There’s so much to do in Shanghai, it can be daunting. But you can pack in a lot in 48 hours, since it’s easy to get around the flat and compact city. You can reach most places on foot; anything farther flung can be reached by cab or by metro. Check out our itinerary for how to spend two idyllic days exploring Shanghai.
After arriving at Shanghai Pudong International Airport, ride the lightning-speed Shanghai Maglev, which covers 18.6 miles in just seven minutes and 20 seconds. The bullet train deposits you at the Longyang Road metro station, where you can grab lines 2 or 7, or hop in a cab. To ensure you’re in the middle of the action, book a room at Forbes Travel Guide Four-Star The Langham, Xintiandi, Shanghai. The hotel sits across the street from Xintiandi, a complex of renovated traditional stone houses, called shikumen, which are now home to upscale shops such as Zen Lifestore and restaurants such as South Beauty. The neighborhood is a stone’s throw from hot shopping strip Huaihai Lu (lu means “road” in Mandarin), where you can browse the racks at stores such as Stella Luna, where you can pick up heels from Chinese-American designer Stephen Chi.
Eating is a national pastime in China, so if you can bear to pull yourself away from your ultra-plush bed, walk east to dinner at Lost Heaven. Shanghai has two branches of this low-lit, romantic restaurant; this location, at the southern end of the Bund, has a large roof deck. Lost Heaven serves cuisine from China’s Yunnan province, with heavy influences from Burma and Thailand. Be sure to order the refreshing Burmese tea leaf salad (crunchy fried peas, fava beans, pickled tea leaves and shredded cabbage), which you won’t find elsewhere in Shanghai, as well as the cod, a tender dish steamed in banana leaves and coated with a fiery blend of spices.
Fight the urge to return to your room and surrender to jet lag with a stroll along the Bund. Shanghai’s waterfront promenade is lined with the city’s richest collection of Western historical architecture — 52 buildings done in styles such as neo-classical, Beaux Arts, art deco, Romanesque, Gothic, Baroque and Renaissance Revival. The beautiful buildings are the city’s strongest reminder of its colonial past.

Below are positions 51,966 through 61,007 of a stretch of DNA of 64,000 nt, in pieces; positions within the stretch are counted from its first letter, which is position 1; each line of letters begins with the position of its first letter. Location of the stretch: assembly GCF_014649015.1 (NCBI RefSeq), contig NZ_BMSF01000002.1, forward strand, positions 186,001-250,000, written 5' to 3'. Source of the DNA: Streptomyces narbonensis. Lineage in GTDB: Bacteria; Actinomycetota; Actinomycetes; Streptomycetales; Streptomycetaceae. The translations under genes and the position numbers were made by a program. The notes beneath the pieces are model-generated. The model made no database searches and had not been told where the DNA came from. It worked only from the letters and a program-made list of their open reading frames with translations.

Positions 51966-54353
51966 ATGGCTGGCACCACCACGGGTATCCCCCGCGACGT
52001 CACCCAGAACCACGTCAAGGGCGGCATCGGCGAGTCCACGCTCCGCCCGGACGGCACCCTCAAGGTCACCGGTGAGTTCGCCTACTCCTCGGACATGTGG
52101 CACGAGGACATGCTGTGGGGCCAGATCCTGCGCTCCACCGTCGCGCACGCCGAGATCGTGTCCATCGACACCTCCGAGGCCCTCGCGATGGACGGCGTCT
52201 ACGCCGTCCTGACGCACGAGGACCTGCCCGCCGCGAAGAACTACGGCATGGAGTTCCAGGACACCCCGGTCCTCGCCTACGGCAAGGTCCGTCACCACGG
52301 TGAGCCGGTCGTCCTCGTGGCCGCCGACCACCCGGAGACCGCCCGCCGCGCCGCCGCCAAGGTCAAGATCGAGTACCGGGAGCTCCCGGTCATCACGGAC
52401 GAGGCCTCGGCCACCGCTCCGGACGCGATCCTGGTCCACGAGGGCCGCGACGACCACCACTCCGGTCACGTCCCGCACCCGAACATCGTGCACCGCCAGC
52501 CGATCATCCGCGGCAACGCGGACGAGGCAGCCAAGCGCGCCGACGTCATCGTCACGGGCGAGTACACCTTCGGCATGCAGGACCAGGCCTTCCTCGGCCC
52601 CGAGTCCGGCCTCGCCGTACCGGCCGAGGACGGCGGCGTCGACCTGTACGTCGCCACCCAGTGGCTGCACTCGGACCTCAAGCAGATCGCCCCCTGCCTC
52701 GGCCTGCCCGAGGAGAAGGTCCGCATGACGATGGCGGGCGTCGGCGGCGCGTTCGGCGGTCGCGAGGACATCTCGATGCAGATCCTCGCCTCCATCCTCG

Walk the length of the Bund north to Five-Star The Peninsula Shanghai for a nightcap at Salon de Ning. The funky-chic bar is one of a kind; it has an upside-down room and an underwater-themed alcove complete with a deep-sea diver and shark. Order up a Salon de Ning rosé and relax on an animal-print ottoman to the tunes of a live band.
Jet lag will likely have you up early on day two; after grabbing coffee and breakfast at your hotel, head to Fuxing Park in the city’s French Concession. Life in Chinese cities happens not behind closed doors but out in the streets, and even at an early hour you’ll find this park dotted with elderly locals. Across the park, seniors practice tai chi, walk their pet birds (no leashes are involved — people carry wooden cages with the animals perched inside), practice calligraphy on the pavement and drink tea while playing cards and mah-jongg. There’s a small kids’ play area, and on the open field, you’ll often find people flying kites; they’ll be happy to let your eager offspring try their hand at the activity.